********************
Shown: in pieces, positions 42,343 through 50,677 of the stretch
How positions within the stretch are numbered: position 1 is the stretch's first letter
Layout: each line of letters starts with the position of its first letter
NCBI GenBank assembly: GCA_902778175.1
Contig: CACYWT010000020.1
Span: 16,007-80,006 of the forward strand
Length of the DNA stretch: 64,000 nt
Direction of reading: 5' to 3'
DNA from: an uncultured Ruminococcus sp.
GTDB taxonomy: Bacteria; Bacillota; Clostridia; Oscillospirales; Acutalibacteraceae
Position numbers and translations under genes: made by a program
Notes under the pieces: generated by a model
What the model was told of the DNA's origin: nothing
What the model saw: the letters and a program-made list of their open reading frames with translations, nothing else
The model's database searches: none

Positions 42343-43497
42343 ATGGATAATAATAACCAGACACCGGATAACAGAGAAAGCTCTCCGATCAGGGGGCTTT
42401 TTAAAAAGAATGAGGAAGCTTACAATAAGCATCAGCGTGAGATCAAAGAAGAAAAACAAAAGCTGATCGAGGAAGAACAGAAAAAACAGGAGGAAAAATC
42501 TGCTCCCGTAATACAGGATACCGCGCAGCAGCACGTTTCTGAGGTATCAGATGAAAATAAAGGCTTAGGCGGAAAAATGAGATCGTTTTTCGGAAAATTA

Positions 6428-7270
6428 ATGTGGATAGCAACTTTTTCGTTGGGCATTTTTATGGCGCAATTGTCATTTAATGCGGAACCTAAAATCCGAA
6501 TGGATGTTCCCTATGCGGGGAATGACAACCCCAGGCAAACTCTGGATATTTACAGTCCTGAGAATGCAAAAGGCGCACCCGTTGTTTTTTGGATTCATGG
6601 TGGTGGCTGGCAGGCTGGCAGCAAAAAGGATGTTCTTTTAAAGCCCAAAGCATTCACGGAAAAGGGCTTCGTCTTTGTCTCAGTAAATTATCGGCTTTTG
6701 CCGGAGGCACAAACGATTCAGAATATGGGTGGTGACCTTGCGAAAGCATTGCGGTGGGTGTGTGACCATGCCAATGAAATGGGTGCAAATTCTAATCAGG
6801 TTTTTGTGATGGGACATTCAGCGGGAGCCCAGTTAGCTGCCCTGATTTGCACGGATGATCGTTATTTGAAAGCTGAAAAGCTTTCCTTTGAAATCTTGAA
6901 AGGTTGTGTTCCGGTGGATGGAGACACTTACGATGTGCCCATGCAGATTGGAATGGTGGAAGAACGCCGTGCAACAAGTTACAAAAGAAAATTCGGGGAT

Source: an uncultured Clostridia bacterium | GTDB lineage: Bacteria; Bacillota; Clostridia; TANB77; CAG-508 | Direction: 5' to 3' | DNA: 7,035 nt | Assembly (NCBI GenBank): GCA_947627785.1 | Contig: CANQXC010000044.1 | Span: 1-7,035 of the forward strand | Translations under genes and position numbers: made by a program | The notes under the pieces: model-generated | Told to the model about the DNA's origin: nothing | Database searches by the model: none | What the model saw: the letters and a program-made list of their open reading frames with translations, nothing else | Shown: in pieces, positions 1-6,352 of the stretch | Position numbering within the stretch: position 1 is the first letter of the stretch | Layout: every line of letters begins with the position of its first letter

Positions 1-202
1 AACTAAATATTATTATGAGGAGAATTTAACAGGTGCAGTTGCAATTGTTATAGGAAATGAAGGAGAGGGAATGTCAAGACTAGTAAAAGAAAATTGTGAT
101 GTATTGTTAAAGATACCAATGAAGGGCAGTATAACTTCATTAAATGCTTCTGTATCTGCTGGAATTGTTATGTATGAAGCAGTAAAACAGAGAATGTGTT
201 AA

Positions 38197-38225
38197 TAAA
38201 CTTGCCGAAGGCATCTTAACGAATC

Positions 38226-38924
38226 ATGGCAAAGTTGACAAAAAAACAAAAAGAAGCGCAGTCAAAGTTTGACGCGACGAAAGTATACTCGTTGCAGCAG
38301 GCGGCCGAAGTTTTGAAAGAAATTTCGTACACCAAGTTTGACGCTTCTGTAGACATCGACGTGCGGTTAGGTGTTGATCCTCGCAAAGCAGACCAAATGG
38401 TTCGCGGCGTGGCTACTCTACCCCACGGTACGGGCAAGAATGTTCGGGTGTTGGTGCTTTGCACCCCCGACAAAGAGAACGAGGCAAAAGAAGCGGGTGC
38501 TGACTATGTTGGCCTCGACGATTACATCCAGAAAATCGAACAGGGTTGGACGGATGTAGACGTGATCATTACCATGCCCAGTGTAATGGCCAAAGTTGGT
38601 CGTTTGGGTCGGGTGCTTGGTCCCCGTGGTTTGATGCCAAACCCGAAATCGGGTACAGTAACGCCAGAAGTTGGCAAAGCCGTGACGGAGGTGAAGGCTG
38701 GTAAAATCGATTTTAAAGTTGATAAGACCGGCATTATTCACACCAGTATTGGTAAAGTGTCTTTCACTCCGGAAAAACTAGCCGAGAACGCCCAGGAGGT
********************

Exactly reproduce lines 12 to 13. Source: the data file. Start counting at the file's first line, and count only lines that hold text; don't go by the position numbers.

Notes under the pieces: generated by a model
What the model was told of the DNA's origin: nothing